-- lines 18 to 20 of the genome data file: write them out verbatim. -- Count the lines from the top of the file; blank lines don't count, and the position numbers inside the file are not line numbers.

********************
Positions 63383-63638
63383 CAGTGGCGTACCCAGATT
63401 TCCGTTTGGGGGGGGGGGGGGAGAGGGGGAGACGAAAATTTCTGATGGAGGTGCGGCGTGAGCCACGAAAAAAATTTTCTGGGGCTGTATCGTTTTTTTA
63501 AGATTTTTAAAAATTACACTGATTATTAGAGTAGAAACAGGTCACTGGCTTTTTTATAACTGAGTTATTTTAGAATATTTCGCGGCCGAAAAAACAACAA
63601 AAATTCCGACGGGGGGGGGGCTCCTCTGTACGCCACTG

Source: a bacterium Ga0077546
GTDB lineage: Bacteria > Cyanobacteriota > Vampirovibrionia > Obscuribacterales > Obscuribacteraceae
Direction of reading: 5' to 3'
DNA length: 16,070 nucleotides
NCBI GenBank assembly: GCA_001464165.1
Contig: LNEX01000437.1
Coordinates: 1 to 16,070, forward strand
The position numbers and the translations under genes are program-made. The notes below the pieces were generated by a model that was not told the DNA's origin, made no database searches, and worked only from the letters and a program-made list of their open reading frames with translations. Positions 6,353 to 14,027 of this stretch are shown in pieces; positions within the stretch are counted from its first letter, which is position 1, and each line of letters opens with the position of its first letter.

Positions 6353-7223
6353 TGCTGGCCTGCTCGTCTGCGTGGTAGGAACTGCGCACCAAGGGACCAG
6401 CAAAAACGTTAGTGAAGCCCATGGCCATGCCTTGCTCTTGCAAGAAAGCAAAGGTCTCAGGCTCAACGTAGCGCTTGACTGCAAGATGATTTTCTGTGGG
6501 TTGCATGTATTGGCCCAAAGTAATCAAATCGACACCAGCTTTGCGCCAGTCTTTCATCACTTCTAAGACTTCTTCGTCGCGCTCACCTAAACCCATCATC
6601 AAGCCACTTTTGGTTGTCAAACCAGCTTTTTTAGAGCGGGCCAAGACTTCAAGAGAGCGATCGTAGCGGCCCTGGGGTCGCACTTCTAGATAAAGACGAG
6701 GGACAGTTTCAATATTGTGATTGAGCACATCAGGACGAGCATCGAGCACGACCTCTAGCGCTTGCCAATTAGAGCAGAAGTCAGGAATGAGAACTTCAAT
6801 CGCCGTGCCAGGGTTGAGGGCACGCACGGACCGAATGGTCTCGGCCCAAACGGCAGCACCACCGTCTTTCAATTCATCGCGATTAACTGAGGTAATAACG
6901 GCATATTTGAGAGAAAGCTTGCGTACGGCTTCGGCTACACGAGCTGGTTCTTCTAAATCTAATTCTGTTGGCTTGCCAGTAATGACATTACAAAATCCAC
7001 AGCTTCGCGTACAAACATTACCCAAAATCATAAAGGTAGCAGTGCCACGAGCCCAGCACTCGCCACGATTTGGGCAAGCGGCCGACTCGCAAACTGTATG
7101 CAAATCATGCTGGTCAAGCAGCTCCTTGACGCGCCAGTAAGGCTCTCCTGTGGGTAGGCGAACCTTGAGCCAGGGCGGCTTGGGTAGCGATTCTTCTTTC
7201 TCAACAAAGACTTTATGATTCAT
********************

6601 AAGCCACTTTTGGTTGTCAAACCAGCTTTTTTAGAGCGGGCCAAGACTTCAAGAGAGCGATCGTAGCGGCCCTGGGGTCGCACTTCTAGATAAAGACGAG
6701 GGACAGTTTCAATATTGTGATTGAGCACATCAGGACGAGCATCGAGCACGACCTCTAGCGCTTGCCAATTAGAGCAGAAGTCAGGAATGAGAACTTCAAT
6801 CGCCGTGCCAGGGTTGAGGGCACGCACGGACCGAATGGTCTCGGCCCAAACGGCAGCACCACCGTCTTTCAATTCATCGCGATTAACTGAGGTAATAACG